The Haneys #3
September 10, 2018
Available in: e-Book, Trade Size
What Matters Most
JOSEY HANEY, plumber extraordinaire, ace car mechanic and a fairly competent carpenter, doesn’t deal well with change. With her two brothers wrapped up in their own domestic bliss, and her grandparents recently retired from the family business, Jo feels left out and adrift. When she meets William Prescott, the mutual attraction is instantaneous, but she’s blue collar and he’s white collar. In fact, he’s so far out of her league their ballparks aren’t even in the same state. Still, she needs a date for her brother’s wedding, and Will is available.
WILLIAM PRESCOTT is in the midst of a crisis. Representing multi-national corporations and crushing the little guy has brought him great success, but at what cost? He’s dissatisfied with the direction his career has taken, and working seventy hour weeks leaves him no time for socializing. He’s on a two week staycation to recover from burnout. After which, his ambitious, driven parents expect him to return to his career with renewed, shark-like vigor. When Josey Haney shows up to unclog his bathroom sink, she lights a spark within him that could lead to major life changes. When she asks him to be her date for her brother’s wedding, he’s all in . . . if Josey is willing to agree to his quid pro quo terms. William charms her family and proves he can fit into her world, but it’s another story for Josey. His pretentious parents remind her of everything she isn’t, and old wounds are opened. Can the high octane lawyer and the sexy plumber forge a Cinderella story, or are they heading for a Romeo and Juliet heartbreak?
Chapter 1 excerpt
I’m saying, Uncle Dan, is that I’m not a son. I’m a daughter, and”
“So you’ve reminded me several times.” He rolled his eyes. “Goes without saying, Jo.”
Josey followed her uncle down the hall to the office Grandpa Joe used to occupy. She missed having Gramps there, but he’d retired on the first of the year. That had been four months ago, and she’d been pushing for a name change ever since. “Then it should be obvious why now is the right time to change the name of our company. Haney & Sons no longer applies.” She threw up her hands. “We’re more like … two Haney Uncles & Haney Grandchildren, but that’s just awkward. Notice I said grandchildren, not grandsons.”
“The company name reflects our origins,” Dan said, taking a seat behind Grandpa Joe’s old, putty- colored metal desk. He tapped the keyboard of his new computer, and the desktop sprang to life. “It’s a legacy thing.”
Jo stared at the desk that no longer resembled its previous owner’s workspace at all. Gone were the piles of yellow message pads, the purchase orders, invoices, and scribbled plans for construction or remodel jobs. No more clutter. She missed the clutter.
“Uncle Dan, we’ve made a lot of changes lately, including that computer you’re using and getting our job assignments on tablets. Let’s keep the ball of positive change rolling.”
Truthfully, she wasn’t convinced all the changes were positive. Coming to the office in the morning to have Grandpa Joe pass out their daily assignments meant she, her siblings and their cousins connected every day. Now she sat in her van alone and checked a tablet for her work orders. Also gone were the days of coffee, doughnuts, and conversation before heading off to work. No more returning to the office for a delicious home- cooked lunch Grandma Maggie made for them either. Who knew progress could be so depressing?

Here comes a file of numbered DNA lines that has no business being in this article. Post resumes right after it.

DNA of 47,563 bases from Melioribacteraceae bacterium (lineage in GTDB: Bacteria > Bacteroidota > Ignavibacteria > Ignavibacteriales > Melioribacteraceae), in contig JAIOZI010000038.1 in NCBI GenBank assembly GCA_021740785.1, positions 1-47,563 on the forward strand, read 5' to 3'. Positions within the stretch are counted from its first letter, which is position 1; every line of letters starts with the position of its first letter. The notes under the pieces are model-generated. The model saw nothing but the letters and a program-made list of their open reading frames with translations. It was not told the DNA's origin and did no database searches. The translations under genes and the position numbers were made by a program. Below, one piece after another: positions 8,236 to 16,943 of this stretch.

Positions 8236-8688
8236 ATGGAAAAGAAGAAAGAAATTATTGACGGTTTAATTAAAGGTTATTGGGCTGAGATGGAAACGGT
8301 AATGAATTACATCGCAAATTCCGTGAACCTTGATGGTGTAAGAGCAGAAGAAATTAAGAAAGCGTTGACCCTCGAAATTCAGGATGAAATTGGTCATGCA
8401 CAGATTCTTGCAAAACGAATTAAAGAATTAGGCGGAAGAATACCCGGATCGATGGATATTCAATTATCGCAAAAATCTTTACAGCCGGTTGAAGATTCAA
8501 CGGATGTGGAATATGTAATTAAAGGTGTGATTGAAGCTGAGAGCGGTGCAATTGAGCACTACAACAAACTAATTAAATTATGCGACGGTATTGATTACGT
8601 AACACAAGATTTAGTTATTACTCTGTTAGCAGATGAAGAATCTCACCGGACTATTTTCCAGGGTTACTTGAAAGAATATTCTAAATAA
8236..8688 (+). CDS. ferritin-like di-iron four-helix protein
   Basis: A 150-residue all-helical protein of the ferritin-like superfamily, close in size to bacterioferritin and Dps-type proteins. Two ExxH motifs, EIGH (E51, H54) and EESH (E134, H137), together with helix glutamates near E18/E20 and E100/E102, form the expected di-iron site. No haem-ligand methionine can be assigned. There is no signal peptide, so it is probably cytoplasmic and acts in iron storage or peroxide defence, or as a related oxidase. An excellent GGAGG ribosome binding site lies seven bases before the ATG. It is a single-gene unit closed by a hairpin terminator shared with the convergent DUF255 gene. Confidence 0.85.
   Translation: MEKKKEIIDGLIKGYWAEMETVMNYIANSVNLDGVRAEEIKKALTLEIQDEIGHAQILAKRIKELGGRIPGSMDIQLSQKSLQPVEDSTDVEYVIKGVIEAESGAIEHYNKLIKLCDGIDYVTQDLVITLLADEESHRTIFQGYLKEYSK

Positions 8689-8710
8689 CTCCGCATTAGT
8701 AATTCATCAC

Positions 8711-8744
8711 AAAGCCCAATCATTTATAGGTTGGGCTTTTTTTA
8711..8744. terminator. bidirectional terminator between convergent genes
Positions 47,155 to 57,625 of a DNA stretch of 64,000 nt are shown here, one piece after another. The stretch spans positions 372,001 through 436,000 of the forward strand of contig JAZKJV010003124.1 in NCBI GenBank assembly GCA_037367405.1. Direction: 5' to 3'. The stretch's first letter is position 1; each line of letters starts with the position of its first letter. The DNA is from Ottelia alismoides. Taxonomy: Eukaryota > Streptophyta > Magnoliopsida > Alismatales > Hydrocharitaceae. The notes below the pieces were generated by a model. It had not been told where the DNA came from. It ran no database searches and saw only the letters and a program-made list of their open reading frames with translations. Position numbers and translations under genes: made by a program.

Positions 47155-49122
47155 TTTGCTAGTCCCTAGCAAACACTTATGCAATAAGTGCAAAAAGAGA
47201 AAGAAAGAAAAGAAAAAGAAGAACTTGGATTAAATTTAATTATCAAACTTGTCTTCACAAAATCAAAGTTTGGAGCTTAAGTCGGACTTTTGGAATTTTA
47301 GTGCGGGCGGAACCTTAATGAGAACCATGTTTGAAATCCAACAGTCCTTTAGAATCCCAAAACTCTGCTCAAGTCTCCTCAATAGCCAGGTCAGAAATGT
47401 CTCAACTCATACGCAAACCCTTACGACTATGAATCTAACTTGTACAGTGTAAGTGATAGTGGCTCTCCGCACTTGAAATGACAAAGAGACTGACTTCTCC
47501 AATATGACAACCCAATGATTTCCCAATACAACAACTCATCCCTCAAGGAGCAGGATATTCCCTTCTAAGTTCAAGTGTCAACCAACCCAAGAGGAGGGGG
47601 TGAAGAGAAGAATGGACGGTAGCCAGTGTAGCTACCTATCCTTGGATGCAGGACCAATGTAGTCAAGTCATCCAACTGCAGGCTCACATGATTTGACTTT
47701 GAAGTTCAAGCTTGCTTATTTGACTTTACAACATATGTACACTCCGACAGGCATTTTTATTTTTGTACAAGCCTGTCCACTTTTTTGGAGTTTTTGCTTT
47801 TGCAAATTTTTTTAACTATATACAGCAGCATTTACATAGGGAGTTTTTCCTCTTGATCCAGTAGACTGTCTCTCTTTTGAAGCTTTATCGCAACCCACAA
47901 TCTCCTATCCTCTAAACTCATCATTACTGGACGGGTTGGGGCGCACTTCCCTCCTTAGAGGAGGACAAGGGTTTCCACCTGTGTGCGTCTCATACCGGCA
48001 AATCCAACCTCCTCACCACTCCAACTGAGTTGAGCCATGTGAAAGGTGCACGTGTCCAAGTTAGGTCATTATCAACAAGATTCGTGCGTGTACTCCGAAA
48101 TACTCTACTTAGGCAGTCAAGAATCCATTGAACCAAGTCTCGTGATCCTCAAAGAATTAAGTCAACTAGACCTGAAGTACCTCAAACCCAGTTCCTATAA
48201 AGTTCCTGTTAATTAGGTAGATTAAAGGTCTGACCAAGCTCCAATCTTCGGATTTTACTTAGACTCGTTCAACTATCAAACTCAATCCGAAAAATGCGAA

They’d even transformed what used to be a supply storeroom into another office. Now two fulltime office persons— one of them a cousin—answered the phones, scheduled service calls, and arranged for job estimates. Grandpa Joe used to do all that stuff. Gramps loved connecting personally with their customers. As the head of the company, he believed doing so was good for business.
Josey took a deep breath and soldiered on. “Keeping the Haney name still honors the company’s founders. Dropping ‘& Sons’ won’t change that. What about other Haney women who work here now, or who will in the future? What about non- Haney female tradespeople who might join us? Don’t we want our company name to reflect the diversity of our workforce?” Her uncle opened the ‘requests for work’ emails, and scrolled down the list.
“Am I, or am I not a full partner in this company?” She knocked on the edge of the desk to regain his waning attention.
He turned his chair to face her and exhaled a long, exaggerated sigh while flashing her an exasperated look. Then he glanced at the wall clock. “Don’t you have a job to go to this morning?”
“Yes, and I’ll head out in a minute.” She placed both palms on the desk and leaned closer. “Can’t we at least talk about this?”
“You’ve been talking about this since Mom and Dad announced their plans to retire.” Dan swiveled his chair toward the computer screen, dismissing her. “Not going to happen, kid. Your father, your Uncle Jack and I started this business with our father in his garage. Can’t deny the whos and hows of our beginnings. Dropping ‘& Sons’ would be like erasing your father’s legacy.”
“Low blow.” The familiar ache of missing her parents formed a tight knot in her chest. It had been sixteen years since her parents had died when their single- engine plane crashed into Lake Superior. Sixteen years, and not a day went by that she didn’t think about them. She never stopped missing her parents.